It’s the longest shortest time.

 

Dear Blogiverse,

Since becoming a mom three years ago, I’ve entered a whole new world of expectations for women. In my pre-mom days, my personal goals mostly had to do with my career – if I felt bad about myself it was usually because I wasn’t meeting those goals. But I’ve found that for moms there seem to be a lot of cultural guidelines that determine what makes a good mom – and a whole new list of things to feel insecure about. People seem to think that a good mom:

– Keeps a moderately clean house

– Cooks healthy and tasty meals for the family

– Is thin and beautiful without being too sexy

– Puts the needs of her family before her own needs

– Has a well-kept garden

– Excels at crafting in the form of sewing, knitting, jewelry making, etc.

What’s the deal with the crafting part?  I don’t mind working on a craft that someone else has set up, but I don’t have any Martha Stewartish expectations. I made snowman cupcakes one day around Christmas and they looked nothing like the picture in the book. But who cares? They tasted good.

I’ve noticed that women can have a weird sense of competition around their crafting abilities. Is this true or is it my imagination? Shouldn’t it just be something you do for fun?

Maybe I just don’t really understand women, because my husband has been my best friend for the past 11 years or so. Do I need to become more crafty in order to fit in with the other moms?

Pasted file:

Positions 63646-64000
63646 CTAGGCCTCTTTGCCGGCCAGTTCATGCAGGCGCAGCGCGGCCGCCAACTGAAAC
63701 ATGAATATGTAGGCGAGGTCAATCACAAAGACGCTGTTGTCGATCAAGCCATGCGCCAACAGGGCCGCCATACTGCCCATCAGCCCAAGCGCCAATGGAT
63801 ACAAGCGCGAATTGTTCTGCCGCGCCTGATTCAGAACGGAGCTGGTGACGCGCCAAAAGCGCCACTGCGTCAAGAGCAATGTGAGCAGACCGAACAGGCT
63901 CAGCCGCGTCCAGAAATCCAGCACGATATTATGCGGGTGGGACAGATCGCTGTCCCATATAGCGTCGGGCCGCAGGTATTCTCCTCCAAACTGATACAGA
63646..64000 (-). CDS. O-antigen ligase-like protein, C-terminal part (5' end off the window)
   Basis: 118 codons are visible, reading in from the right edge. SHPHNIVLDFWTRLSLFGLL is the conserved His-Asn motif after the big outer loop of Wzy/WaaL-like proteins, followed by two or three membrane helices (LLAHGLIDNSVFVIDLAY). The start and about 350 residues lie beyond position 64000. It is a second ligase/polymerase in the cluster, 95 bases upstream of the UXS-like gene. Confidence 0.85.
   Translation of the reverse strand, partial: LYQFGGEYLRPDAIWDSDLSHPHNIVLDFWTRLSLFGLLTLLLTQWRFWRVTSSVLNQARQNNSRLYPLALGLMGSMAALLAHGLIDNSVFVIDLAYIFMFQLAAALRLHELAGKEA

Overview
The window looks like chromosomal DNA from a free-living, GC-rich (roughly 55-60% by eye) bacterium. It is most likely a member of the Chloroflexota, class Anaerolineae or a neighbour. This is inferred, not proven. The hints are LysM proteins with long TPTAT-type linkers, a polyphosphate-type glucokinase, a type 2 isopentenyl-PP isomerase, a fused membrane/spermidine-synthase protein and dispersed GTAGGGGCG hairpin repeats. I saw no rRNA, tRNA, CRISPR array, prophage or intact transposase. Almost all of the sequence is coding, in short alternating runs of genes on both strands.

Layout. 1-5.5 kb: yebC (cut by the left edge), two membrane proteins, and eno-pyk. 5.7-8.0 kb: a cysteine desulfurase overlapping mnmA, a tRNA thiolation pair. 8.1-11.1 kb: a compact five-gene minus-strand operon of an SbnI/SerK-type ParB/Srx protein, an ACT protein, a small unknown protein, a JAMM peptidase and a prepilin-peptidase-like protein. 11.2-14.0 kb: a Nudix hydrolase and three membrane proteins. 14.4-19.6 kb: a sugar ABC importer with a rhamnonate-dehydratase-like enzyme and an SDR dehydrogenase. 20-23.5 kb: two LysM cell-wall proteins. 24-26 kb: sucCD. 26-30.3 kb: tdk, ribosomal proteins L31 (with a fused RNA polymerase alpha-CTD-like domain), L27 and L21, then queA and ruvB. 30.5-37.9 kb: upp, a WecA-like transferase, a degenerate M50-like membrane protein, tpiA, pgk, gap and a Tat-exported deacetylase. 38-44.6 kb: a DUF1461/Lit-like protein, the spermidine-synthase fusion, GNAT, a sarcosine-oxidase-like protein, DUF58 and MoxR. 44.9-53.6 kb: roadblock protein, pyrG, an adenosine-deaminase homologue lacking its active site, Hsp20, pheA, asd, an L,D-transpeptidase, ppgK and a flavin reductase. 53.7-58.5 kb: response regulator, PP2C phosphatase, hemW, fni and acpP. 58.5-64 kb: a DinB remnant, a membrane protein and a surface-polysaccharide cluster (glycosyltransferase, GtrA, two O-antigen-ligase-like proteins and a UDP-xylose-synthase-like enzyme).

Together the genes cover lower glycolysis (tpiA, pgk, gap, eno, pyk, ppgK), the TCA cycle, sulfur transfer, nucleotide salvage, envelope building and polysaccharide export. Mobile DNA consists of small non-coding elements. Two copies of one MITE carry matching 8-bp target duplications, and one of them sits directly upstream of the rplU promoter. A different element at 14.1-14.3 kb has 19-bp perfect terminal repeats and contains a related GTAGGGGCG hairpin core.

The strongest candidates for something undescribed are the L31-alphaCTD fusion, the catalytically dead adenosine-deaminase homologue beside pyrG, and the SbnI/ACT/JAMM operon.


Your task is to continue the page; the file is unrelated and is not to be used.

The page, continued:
Sincerely,

Uncrafty Mom

 

 

 

 

I decided that Friday during the week of spring break was a good day to have a baby, and apparently my son agreed. On Thursday night I went to my prenatal swim/water yoga class and when I mentioned I was 39 weeks along, our instructor said, “Maybe you’ll have your baby tonight.” I said I’d prefer to get some sleep first and then welcome the baby into the world the next morning.

And so, I woke up around 3 am with contractions and couldn’t go back to sleep. I’d been having Braxton-Hicks contractions off and on for the past month or so, so I waited awhile to make sure the contractions were consistent before disturbing my husband. I woke Spencer up at 4:30, and we called our doula at 5, because I just felt like it was rude to call someone before 5 am unless absolutely necessary. My contractions were a little uncomfortable, but doing hip circles and figure eights helped relieve the pressure. Our doula came over around 5:45 and I called my mom at 6 so that she could come watch our almost-3-year-old.

We called our CNM, and she thought I was still in early labor and that it would be a few more hours before we would need to head to the hospital, since I seemed very calm. So my husband decided he would take a nap. About 15 minutes later I told him, I’m ready to go to the hospital now. I wasn’t convinced that I wanted to have a second unmedicated birth, since the first time ended up being a bit, um, traumatic. I just wasn’t in the mood, you know, like how you’re probably not in the mood to go run 20 miles right now. I wanted to make sure we got there in time for an epidural. We arrived in the triage room around 8 am. And when the midwife arrived and checked my cervix, I was dilated to 7 cm. Everyone was surprised because I was handling it so well.

When we got moved into the delivery room about 15 minutes later, I mumbled something about getting an intrathecal. “There might not be time,” said the nurse.

“I either need pain meds or I need to get in the bath tub now.” The midwife checked my cervix again and this time I was at 9 cm!